* C:\Documents and Settings\username\cookies
    * C:Documents and Settings\username\Local Settings\History
    * C:Documents and Settings\username\Local Settings\Temporary Internet Files

    Leave a comment:


  • moebetta
    replied
    Sector Scan

    Originally posted by stingerbee
    Does anyone know a way of tracing the sites a user has visited through Ineternet Explorer?

    I know that you can view the typed URL's in the registry, but if they clear their history etc this disappears.

    Any ideas?

    To get this data you will need to run a sector scanner or undelete utility and retrieve each and every sector on the drive or try and retrieve deleted files. There are a few on the market that allow you to pull deleted files. File Scavenger will let you undelete up to 64K files for free. A good tool I use is EnCase it can get anything off the drive even partially overwritten areas of the drive. Unfortunately this tool is expensive; $2.500. I used to use a Norton utility to do the sector scan and then use the search utility looking for common text like http://, www. , etc...

    I hope this helps. Lots of work. The best thing to get is IKS. Invisible Keylogger Stealth. So far there are no antivirus or vulnerability scanners out there that can detect it, if installed properly, not the default install; you must mod it; not hard to do. You will need to get to the computer for about 3 minutes without the user knowing. I have used many scanner to try and detect it, i.e. Retna, Qualys, VAM, etc... These tools cost around $35,000 - $90,000. They suck. All you have to do is change the registry key and rename the IKS.dat to some other name and change the iks.sys to the same name and it is completely invisible. It will even capture the ctrl. att delete username and password. The tool is under $100. Very good, but don't let if fall into the wrong hands. :-)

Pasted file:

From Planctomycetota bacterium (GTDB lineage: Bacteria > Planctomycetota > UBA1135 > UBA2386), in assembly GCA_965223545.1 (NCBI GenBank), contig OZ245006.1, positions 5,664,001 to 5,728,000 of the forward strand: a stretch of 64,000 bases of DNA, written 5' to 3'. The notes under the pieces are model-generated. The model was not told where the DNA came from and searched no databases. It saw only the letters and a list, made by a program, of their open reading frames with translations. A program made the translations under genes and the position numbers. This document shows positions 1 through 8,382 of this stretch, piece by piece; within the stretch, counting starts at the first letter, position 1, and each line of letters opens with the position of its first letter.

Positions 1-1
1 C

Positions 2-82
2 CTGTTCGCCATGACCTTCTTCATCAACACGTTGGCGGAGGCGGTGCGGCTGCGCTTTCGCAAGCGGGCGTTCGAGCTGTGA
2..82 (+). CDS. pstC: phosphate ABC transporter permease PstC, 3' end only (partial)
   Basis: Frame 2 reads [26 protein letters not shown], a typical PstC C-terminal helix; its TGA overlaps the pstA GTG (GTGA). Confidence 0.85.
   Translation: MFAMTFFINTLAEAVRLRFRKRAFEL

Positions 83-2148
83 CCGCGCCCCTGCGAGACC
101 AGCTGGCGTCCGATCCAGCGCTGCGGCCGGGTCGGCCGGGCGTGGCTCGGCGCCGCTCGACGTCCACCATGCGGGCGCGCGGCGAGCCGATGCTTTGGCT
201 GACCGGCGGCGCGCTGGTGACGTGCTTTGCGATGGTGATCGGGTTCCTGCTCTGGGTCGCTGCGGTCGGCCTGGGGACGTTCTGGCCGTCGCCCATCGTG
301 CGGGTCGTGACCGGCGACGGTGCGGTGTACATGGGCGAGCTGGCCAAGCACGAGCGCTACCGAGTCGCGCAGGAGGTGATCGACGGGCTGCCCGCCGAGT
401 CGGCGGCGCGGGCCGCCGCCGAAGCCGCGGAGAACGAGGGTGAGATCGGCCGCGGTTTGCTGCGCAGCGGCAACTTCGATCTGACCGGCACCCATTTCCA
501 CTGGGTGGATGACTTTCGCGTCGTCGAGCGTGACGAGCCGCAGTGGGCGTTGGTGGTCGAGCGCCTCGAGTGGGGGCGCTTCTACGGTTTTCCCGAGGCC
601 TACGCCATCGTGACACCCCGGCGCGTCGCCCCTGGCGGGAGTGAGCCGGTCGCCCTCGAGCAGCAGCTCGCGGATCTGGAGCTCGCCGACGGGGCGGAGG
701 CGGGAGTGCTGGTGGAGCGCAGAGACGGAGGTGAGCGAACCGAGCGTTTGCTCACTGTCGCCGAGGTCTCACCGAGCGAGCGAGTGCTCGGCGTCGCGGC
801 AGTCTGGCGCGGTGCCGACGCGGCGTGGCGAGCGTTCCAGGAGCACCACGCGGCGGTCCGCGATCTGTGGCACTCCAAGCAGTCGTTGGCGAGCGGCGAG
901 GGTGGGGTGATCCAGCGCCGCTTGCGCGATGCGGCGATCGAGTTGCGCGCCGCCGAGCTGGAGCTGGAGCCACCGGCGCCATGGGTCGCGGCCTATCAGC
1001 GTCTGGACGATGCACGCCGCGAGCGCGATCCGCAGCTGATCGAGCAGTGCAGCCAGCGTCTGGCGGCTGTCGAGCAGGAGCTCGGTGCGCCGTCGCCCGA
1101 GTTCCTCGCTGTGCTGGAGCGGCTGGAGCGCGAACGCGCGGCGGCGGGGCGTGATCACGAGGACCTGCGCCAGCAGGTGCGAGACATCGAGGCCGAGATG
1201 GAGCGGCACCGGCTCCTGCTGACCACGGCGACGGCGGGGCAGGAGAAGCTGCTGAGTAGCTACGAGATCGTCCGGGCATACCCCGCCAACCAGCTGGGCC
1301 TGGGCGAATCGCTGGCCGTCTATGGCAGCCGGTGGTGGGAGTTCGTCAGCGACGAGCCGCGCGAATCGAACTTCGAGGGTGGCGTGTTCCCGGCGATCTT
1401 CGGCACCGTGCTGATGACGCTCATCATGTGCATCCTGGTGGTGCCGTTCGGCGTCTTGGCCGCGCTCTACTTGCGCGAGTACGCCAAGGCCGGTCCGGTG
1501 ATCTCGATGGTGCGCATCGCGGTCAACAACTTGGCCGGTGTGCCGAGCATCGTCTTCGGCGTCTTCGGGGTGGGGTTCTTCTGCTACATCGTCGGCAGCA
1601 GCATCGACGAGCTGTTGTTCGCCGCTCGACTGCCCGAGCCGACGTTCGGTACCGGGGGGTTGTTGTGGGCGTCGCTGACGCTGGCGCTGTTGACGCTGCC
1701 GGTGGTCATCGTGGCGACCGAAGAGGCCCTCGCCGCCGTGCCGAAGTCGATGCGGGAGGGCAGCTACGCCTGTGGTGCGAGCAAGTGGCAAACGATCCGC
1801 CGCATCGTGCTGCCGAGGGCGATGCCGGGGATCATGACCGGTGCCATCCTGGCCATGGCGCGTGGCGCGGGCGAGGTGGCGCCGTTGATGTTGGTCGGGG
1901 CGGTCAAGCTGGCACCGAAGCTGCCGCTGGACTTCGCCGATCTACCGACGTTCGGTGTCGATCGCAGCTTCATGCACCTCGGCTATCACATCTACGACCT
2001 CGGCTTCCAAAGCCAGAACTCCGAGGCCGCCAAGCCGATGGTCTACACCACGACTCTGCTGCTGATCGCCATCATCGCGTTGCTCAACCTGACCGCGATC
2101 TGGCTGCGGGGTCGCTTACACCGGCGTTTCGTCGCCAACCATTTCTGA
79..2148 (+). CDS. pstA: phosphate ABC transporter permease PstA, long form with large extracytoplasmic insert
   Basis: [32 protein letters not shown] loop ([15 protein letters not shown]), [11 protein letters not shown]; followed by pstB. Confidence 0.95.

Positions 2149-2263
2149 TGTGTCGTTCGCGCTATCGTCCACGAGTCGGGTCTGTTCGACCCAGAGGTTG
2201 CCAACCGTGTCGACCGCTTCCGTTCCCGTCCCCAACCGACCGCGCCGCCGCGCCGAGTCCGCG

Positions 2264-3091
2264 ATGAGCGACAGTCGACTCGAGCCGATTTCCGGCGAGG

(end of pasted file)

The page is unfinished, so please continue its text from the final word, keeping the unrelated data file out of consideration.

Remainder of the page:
Leave a comment:


  • enCode
    replied
    I say this alot
    It's all personal prefrence
    :D

    Leave a comment:


  • icycold
    Guest replied
    Originally posted by astcell
    Okay I downloaded Mozilla. No difference between that and netscape. Opera has many differences. What is mozilla supposed to do for me? Am I l33t now?

    Try the CRLT-T command you can get tab which is a lot cleaner than IE.

    Leave a comment:


  • Chris
    replied
    Originally posted by Chris
    Now, does anyone know of a good media player that I can use in Linux to play .wmvs?

    Just in case anyone was curious about this. Both gxine and mplayer can play .wmvs you just have to install the win32 codecs that you can download from the mplayer site. It's very easy and solves the .wmv problem that I was having.